Located at the butt of the fly-rod is the reel seat. The rings found on the seat are designed to lock the reel and the foot in place.

Here are some tips when assembling your reel.

Step 1:

Assemble the fly-rod. Next, attach the reel. (This applies if the the reel and the fly-rod were packaged separately.)

Step 2:

You will notice that there are sections that exist on the rod.

Once again, this heavier section with the grip is referred to as the butt section. The ferrule is the connection between the male and female pieces of the rod.

Step 3:

Place the tip end into the butt end. (If you have multiple pieces, you can start assembling at the tip end of the fly-rod.) Align the guides. These are metal eyelets that the line will be strung through. Ideally, you want to twist the tip end of the fly fishing Arizona rod and then twist it into place.

Begin with the sections offset at an approximate 45-degree angle.

For three-piece rods, connect the top two pieces together. You will assemble this the same way as a two-piece rod.

For four-piece fly-rods, assemble both the top two as well as the bottom two sections and then put them all together.

Be careful when assembling your rod. Don’t push or pull the pieces of the rod as these are delicate.

Step 4:

Make sure the connection between each section tightly fits together. You will want to be able to take it apart without extra effort. Do this carefully to prevent breaking it.

Step 5:

This just might be the most important step. Unless you are ambidextrous, you will want to make sure that you place the reel on your dominant side.

For reference, the reel seat is the part where the reel is attached to the rod. The foot is the area where the bar of the reel runs across the reel.

Cecilia Valenzuela is a full time entrepreneur and translator. Valenzuela is a successful online business entrepreneur who enjoys the desert southwest where she lives and works. Find out more about fly fishing along with Arizona attractions can be found at: http://www.my-arizona-desert-living.com/Fly-Fishing-Arizona.html

Fly Fishing Equipment: What You Need for Success

Fly fisherman have tackle boxes and closets dedicated to their equipment. And while a person can list dozens of ?necessities? for a fishing trip, a fisherman really only needs a few essentials.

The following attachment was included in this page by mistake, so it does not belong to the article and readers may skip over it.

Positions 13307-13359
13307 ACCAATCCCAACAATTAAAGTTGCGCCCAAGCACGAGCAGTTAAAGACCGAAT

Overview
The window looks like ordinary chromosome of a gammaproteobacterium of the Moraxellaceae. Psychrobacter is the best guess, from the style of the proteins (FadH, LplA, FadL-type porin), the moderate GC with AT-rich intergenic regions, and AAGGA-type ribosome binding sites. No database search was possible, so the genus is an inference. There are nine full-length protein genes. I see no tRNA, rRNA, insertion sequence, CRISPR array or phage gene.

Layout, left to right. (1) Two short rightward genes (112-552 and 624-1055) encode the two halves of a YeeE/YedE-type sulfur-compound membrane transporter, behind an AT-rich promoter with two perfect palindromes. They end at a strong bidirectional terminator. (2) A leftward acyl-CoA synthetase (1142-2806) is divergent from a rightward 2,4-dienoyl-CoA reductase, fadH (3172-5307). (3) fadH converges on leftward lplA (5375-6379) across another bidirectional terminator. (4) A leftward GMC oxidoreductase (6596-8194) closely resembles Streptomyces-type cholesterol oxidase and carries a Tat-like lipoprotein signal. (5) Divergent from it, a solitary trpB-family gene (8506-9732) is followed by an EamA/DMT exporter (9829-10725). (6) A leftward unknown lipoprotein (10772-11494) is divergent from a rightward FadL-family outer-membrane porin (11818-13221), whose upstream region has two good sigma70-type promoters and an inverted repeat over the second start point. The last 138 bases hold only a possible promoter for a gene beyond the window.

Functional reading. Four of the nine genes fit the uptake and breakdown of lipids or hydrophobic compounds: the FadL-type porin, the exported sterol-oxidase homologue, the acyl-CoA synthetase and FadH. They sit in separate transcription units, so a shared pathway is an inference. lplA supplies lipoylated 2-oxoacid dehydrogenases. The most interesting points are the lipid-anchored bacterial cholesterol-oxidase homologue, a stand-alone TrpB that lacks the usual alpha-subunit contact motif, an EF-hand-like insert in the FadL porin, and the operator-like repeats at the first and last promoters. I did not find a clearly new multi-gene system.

Obviously, everyone needs a fly rod if he plans on fly fishing. A good rod will be anywhere from 6 to 10 feet long. New fisherman should note that no other piece of equipment is more important than this rod, so if you have a liberal budget, give this road financial priority.


Ironically, while some will tell you that you cannot fish without a reel, you can. Many a successful fly fisherman has landed a nice fish without the mess of a reel. He just knows how to move his line. A reel does come in handy, though, for those seeking out the larger fish. This is especially important to warm water and saltwater fisherman.


Fly line comes in a variety of strengths but in a standard length. You will usually find it in 90 foot lengths but with weights depending on the pounds you are planning on landing. Fishermen rate their line according to grain, with 7000 grains equaling one pound. You can cast a heavier line farther and obviously land bigger fish, so this works best for those windy days. Lighter line obviously costs less and can work well on calm days when searching for smaller fish. You can even buy line in two styles: level and tapered.


Fishermen searching for Moby Dick utilize backing: an extra line that will give you more than the desired 90 feet of line. Though some might tell you that you really dont need this extra line, one reel will cost you only a few bucks, and it gives fishermen the security of knowing that if they do catch a big fish, they can land him with ease thanks to their extra line.


To affix your fly to your line, you will need a leader: a piece of transparent material that attaches to both elements. The leader will be as short as 6 feet and as long as 15 feet, just depending on what youre looking for. They have ratings based on a variety of things, from the diameter of the line, to the lines breaking point, to different business classifications.


Finally, no one can fly fish without a fly. Flies are basically artificial bait for the fish. Though no fly is alive or ever was, a good fly fisherman tries to either create or pick a fly that looks alive, because no fish wants to eat a dead bug. Flies will range in style from mimicking frogs to shrimp. Creative fly fishermen create their own flies from scratch using felt, wire, and even feathers.


So we can see that really no one needs a big closet for his fly fishing materials. In the end, fly fishing shouldnt take over the whole house but should still make its owner smile.

Resources of fly fishing can be found at: www.excitingflyfishing.comand here